If any of you Warp, Weft, and Way readers are based in Beijing, or are passing through, please feel free to get in touch with me: I am based at Tsinghua University all spring, from now up through the end of May.
Thursday, February 23, 4:00 p.m. to 6:00 p.m.
Liberalism, Globalization, Populism and Nationalism in the World Today
Wang Hui, Professor of literature and history at Tsinghua University
David Armitage, Lloyd C. Blankfein Professor of History, Harvard University
Malika Zeghal, Prince Alwaleed Bin Talal Professor in Contemporary Islamic Thought and Life, Harvard University
Mahdav Khosla, B. R. Ambedkar Academic Fellow, Columbia Law School and Ph.D. candidate in political theory, Harvard University.
James Kloppenberg, Charles Warren Professor of American History, Harvard University
Moderator: Peter Bol, Vice Provost for Advances in Learning and the Charles H. Carswell Professor of East Asian Languages and Civilizations, Harvard University
Sponsored by the Fairbank Center for Chinese Studies, Harvard University
S010, Tsai Auditorium, 1730 Cambridge Street, Cambridge
Wednesday, March 1, 1:00 p.m. to 2:00 p.m.
Free Thinkers: Islamic Reform and Ahmadi thought in China during the Republican period
Inner Asian and Altaic Studies Lecture Series
Dr. Z. Hale Eroglu Sager, IAAS ’16 – Fairbank Center for Chinese Studies
Sponsored by the Inner Asian and Altaic Studies, Harvard University
S153, CGIS South, 1730 Cambridge Street, Cambridge
Ben Hammer of Shandong University writes:
The Journal of Chinese Humanities has just released Volume 3.1 on the subject MYTH AND LEGEND IN ANCIENT CHINA.
This issue includes articles from top Chinese scholars and a piece by Early China editor Sarah Allan that responds to new findings out of China with implications for the historicity of the Xia Dynasty.
Our next issue is on the theme Wei and Jin Dynasty Xuan Xue, and we are now accepting submissions. See our website for submission details.
Pristine Affluence: Daoist Roots in the Stone Age, by Livia Kohn, is now available for pre-order. For more information, please see below.
From Michael Allen…
The “Indian and Chinese Religions Compared” group of the American Academy of Religion will be hosting a session at this year’s annual meeting in Boston, Nov. 18-21. The theme of the session will be “The Art of Commentary,” and we welcome individual paper proposals (deadline March 1). For more information, please see below.
Michael (“Mick”) Hunter’s new book, Confucius Beyond the Analects (Brill 2017) has now been published. Congratulations, Mick! More information is here and below.
Columbia University Press has published The Book of Lord Shang: Apologetics of State Power in Early China, edited and translated by Yuri Pines, which looks terrific. Information here. I understand that anyone who uses the coupon code “SHABOO” to purchase the book from the Columbia site will receive a 30% discount.
I have recently completed a draft chapter, titled “Human Rights and Chinese Tradition,” for the Handbook on human rights in China being edited by Sarah Biddulph and Joshua Rosenzweig. Anyone interested can take a look; I have uploaded it to my personal archive here. Comments are very welcome!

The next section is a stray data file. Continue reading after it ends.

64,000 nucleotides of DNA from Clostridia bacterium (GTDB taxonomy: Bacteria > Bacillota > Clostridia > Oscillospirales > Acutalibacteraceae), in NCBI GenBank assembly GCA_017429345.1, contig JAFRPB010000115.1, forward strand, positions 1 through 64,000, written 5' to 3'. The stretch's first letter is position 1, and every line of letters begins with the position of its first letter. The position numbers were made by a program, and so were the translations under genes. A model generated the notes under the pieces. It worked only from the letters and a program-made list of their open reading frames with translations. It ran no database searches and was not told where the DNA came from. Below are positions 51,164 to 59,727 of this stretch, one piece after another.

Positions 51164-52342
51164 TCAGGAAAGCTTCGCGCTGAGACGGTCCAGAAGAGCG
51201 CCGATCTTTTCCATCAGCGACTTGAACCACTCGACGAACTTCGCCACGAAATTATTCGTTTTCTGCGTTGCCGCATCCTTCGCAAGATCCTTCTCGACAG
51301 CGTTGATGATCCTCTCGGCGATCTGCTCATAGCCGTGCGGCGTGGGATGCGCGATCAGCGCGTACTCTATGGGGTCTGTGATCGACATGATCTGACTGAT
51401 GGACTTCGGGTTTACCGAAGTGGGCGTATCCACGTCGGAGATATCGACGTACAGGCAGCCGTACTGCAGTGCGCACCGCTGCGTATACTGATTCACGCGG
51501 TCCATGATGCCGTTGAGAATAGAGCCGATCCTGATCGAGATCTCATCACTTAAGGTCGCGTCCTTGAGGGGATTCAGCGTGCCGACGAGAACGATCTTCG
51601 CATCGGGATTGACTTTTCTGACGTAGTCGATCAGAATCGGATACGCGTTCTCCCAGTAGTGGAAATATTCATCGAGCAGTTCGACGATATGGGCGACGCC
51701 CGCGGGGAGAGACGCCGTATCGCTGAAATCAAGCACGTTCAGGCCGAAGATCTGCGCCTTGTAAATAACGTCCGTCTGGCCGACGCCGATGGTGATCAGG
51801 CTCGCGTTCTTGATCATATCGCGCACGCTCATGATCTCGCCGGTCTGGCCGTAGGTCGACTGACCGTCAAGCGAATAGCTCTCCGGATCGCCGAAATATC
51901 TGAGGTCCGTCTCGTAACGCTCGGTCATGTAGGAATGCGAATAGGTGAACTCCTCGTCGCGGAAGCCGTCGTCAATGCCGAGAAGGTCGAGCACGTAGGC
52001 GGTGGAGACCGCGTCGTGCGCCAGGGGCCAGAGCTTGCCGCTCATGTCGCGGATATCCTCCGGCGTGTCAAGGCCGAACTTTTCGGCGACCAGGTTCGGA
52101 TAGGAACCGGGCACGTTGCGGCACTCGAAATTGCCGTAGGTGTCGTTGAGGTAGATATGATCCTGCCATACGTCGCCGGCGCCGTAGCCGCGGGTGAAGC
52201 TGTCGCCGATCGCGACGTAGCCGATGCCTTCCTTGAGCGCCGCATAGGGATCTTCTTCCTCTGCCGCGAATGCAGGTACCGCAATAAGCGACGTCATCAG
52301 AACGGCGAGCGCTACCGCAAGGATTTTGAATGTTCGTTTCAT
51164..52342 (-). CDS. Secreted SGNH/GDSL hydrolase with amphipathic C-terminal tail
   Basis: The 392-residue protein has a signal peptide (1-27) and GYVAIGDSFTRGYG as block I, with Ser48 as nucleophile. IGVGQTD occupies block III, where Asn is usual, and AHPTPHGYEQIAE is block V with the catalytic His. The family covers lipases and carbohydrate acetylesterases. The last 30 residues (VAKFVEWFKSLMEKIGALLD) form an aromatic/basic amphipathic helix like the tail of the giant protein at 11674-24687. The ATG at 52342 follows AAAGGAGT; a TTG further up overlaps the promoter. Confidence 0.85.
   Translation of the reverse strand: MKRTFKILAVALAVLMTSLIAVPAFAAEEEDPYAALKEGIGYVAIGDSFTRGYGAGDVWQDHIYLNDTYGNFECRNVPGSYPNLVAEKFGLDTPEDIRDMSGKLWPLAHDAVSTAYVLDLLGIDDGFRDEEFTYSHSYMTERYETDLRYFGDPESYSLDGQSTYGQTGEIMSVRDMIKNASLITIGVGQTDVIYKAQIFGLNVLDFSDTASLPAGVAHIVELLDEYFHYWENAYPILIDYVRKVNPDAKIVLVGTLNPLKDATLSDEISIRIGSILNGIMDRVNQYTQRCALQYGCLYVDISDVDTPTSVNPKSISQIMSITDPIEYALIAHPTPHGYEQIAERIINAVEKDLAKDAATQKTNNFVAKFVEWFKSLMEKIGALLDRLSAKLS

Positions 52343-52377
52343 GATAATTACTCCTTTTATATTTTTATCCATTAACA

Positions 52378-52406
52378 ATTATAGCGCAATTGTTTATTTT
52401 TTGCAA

I will give a lecture titled “Confucian Leadership Meets Confucian Democracy” at the Chinese University of Hong Kong on Monday, February 13, at 4:30pm. All are welcome, and details are here.
The General Office of the CPC Central Committee and the General Office of the State Council recently issued a document titled 《关于实施中华优秀传统文化传承发展工程的意见》(“Opinions on Carrying Out the Work of Inheriting and Developing China’s Outstanding Traditional Culture”) and issued a circular calling on all localities and departments to conscientiously implement it. The text of this document, along with summaries and further information from the Ministry of Education, is contained in this posting by Han Bao, a journal associated with the Guoxue (National Studies) movement. The document calls for a major commitment to “全面提升人民群众文化素养、维护国家文化安全、增强国家文化软实力、推进国家治理体系和治理能力现代化” (“comprehensively enhancing the cultural quality of the masses of the people, safeguarding the national cultural security, enhancing the national cultural soft power, and promoting the modernization of the national governance system and governance capacity”).
The latest issue (47:4) of Contemporary Chinese Thought is available here; it is titled “Five Voices in Chinese Christian Thought.” Other recent issues are available through that same link, including:
- 47:3: Max Ko-wu Huang on the Translation of Democracy during the Transitional Period of Modern China (1895-1925)
- 47:2: Chinese Academic Views on Shang Yang Since the Open-Up-and-Reform Era
- 47:1: Recent Additions to the New Qing History Debate
The 2nd Greater China Chinese Studies Program, organized by the Hong Kong-based Sinological Development Charitable Foundation, has been announced for this summer. Information is available on this pamphlet. The 4-week program takes place in Hong Kong, Macau, Taiwan, and Beijing and covers a wide range of topics related to Chinese philosophy and culture. A limited number of participants are eligible for sponsorship, meaning that all costs save travel to/from Hong Kong will be covered.
Frontiers of Philosophy in China 11:4 (2016), including a Special Theme on Philosophical Aspects of Management, Governance, and Organization in China
POSTDOC OPPORTUNITY at the LSE: for someone working in transcultural Asian humanities. Comparative political theorists of East Asia VERY welcome!
See here for an interview with Peng Guoxiang, Professor of Philosophy at Zhejiang University and 2016 Kluge Chair in Countries and Cultures of the North at the Library of Congress.